Instead of tossing that elegant but empty wine bottle into the recycle bin, upcycle it into a decorative holder for a taper candle. The mouth on the bottle may already fit taper candles you have around the house, but if the opening is too narrow, a slight adjustment to the candle itself ensures a stable, secure fit.
Selecting the Bottle
While any intact wine bottle can be used as a candlestick or candle holder, choose one that has an unusual color or shape for added visual interest. A cobalt blue bottle, a long, narrow ice-wine bottle or a bulbous Chianti bottle are all attractive options. Select a bottle with an average opening, rather than, say, a 1-gallon wine bottle with a wider-than-typical mouth. Wide-mouthed bottles are equally able to support candles, but you may have a hard time finding a candle that fits the opening snugly. Rinse the inside of the bottle out thoroughly, or soak the bottle in warm, soapy water to both clean it and remove the label. Scrub the label residue away with a nylon scrub pad. Do not soak a Chianti bottle, because the moisture may damage the straw on the outside.
A Perfect Fit
Select a straight taper candle and push the bottom of it into the mouth of the dry wine bottle. If you can push the candle into the bottle at least 1/2 an inch and it fits securely as-is, without wobbling, no modification is necessary. Typically, the candle requires a slight bit of trimming to fit inside the mouth of the bottle. Slice bits of wax from the candle over a sheet of paper to catch the wax shavings. A sharp paring knife works well. Hold the taper candle in one hand, and then press your thumb against the bottom of the candle while drawing the paring knife toward you slowly and carefully. Rotate the candle, shaving thin bits of wax from the bottom 1/2 inch or so of the candle, angling your work toward the center of the candle's bottom. Once you've removed wax all the way around the candle's base, press the bottom of the candle into the bottle. It should fit snugly, without wobbling. Slice more wax off as needed. If the candle fits without trimming any wax away, light the candle, and then drip some onto the mouth of the bottle, pushing the candle base into place quickly. The wet wax helps adhere the candle to the bottle.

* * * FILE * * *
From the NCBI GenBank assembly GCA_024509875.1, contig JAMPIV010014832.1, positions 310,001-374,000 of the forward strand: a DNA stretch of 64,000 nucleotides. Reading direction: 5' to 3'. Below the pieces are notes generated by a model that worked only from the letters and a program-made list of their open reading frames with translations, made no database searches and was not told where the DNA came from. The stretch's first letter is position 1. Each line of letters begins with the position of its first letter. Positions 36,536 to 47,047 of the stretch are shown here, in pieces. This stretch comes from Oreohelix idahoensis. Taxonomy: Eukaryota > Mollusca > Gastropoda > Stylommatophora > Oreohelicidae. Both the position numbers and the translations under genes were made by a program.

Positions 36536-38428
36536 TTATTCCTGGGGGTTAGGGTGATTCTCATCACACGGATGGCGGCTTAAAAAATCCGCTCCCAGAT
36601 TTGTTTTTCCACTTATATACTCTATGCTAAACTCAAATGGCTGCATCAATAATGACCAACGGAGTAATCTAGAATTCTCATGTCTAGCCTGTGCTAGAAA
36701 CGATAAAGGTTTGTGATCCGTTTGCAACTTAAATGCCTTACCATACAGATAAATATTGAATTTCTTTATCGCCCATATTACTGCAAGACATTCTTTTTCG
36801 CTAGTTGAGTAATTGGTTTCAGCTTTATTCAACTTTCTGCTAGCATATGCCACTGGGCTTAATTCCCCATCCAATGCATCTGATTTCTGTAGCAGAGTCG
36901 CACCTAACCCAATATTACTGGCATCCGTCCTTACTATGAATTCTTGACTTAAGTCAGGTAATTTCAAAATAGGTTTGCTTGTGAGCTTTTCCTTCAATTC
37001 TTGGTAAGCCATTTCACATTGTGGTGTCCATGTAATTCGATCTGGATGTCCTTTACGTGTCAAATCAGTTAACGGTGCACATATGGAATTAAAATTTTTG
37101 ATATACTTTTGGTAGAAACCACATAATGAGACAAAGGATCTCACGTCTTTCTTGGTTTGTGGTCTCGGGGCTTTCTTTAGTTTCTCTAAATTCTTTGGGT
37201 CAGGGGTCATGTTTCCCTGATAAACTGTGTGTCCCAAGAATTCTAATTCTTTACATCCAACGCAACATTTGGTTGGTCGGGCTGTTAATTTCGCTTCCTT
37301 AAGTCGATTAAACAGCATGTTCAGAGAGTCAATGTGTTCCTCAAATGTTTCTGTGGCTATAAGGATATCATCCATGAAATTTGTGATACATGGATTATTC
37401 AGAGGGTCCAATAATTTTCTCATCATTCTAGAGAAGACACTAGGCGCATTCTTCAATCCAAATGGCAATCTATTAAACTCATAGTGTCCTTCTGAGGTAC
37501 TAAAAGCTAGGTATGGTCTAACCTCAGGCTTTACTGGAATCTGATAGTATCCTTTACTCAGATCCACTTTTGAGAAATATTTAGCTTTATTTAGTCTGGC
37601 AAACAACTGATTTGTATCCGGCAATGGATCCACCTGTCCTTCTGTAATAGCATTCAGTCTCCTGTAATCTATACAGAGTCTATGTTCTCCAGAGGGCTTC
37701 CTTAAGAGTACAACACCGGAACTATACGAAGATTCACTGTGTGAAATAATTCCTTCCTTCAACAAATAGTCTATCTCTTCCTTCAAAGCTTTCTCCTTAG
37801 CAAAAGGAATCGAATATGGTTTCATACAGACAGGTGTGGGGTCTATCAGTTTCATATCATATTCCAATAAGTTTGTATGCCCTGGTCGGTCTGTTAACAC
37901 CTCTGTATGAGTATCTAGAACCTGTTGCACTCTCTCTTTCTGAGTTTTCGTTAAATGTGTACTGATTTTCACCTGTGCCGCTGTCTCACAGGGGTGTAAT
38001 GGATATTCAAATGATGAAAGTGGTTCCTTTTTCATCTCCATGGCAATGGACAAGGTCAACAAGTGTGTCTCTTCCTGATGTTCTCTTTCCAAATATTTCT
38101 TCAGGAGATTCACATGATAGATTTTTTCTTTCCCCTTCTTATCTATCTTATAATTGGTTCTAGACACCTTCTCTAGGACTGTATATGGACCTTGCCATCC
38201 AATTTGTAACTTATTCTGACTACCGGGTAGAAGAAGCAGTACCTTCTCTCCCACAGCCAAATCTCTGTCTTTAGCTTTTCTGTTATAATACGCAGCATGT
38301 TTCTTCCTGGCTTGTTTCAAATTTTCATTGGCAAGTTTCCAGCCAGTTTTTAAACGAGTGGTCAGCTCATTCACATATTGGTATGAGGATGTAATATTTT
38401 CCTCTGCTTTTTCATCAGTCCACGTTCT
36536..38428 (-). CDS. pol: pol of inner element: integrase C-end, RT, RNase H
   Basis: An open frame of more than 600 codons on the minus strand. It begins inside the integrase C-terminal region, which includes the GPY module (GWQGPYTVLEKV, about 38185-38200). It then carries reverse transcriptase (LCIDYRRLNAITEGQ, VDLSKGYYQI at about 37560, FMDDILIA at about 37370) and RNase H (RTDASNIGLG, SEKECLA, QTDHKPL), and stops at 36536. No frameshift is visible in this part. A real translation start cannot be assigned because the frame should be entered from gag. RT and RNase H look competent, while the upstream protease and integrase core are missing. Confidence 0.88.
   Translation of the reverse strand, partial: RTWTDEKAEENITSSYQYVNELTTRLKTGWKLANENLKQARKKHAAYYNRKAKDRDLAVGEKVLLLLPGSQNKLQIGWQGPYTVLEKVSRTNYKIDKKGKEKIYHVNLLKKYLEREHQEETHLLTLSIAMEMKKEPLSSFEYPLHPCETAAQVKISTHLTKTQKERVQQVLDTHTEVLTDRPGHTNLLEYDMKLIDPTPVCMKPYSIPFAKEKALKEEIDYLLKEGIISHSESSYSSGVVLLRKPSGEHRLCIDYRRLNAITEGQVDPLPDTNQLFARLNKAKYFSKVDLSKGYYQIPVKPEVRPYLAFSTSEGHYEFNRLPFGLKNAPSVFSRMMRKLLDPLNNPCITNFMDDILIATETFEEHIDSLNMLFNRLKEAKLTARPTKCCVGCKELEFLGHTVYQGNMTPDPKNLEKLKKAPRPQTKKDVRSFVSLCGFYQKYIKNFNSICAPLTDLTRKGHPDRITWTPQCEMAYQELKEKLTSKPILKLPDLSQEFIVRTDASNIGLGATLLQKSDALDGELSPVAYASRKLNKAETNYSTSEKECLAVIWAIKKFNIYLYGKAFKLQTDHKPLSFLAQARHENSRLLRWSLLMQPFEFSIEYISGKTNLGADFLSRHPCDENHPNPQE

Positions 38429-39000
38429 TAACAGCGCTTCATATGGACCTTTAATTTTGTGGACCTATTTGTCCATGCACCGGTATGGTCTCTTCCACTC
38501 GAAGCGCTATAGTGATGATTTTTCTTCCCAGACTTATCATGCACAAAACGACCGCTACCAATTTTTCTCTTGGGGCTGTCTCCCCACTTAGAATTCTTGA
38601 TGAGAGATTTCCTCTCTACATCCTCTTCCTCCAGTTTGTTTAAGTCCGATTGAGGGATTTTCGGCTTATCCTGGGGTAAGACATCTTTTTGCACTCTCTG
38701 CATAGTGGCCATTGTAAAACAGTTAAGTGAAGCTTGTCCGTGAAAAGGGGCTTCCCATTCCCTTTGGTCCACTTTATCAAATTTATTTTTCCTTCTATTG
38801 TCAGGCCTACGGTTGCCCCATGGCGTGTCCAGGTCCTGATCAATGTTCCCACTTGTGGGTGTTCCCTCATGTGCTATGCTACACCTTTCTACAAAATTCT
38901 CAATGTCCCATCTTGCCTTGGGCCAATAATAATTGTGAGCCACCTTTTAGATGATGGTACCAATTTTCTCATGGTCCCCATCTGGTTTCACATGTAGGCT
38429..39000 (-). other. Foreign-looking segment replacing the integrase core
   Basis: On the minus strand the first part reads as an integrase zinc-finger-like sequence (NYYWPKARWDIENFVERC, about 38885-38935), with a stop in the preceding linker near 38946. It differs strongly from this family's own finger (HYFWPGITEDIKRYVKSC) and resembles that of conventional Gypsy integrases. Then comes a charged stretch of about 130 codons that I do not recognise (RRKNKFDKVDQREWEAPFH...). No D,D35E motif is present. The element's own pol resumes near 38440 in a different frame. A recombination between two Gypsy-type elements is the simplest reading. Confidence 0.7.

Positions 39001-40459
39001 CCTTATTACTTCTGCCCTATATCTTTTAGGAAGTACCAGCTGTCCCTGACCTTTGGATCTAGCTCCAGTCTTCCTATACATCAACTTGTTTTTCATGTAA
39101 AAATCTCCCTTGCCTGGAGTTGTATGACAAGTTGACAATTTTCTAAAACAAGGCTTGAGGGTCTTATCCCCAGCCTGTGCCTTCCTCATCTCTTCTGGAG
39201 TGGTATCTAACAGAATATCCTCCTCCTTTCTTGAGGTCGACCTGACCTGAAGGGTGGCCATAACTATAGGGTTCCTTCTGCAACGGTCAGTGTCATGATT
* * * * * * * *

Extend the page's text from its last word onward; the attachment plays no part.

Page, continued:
Using the Candle Holder
Push the candle firmly into the bottle opening, if you haven't already. Wiggle the candle to ensure it stays completely vertical, otherwise wax may drip onto the table holding the bottle. Set the bottle candle holder atop a fireproof tray, and then set the tray in a safe location away from flammable materials such as curtains. Light the candle and observe it over time to determine whether it drips, and if so, how much. Taper candles vary greatly from one to the next -- some may drip little, if at all, while others burn down quickly, resulting in a pool of wax beneath a candle stump. Don't leave lit candles unattended.
Some candles are designed to drip wax -- lots and lots of wax. Drip candles look like taper candles but melt with a vengeance. These are ideal for creating layers of wax over the sides of a bottle such as a Chianti bottle. Drip candles come in a variety of colors; start with one color, light it and allow it to melt a good deal of wax on the bottle, and then put the flame out. Swap the candle for another color once the first candle cools, and repeat the process. Specialty drip candles contain several colors all within the same white shade for an even simpler process. If a drip candle seems to drip over the same area of the bottle repeatedly, wiggle the candle to change its angle slightly, or tip the bottom of the bottle at a slight angle for a moment to get the wax flowing onto another area. Always use a nonflammable, nonvaluable pan or tray beneath your drip candle bottles, because the wax may leave behind quite a mess.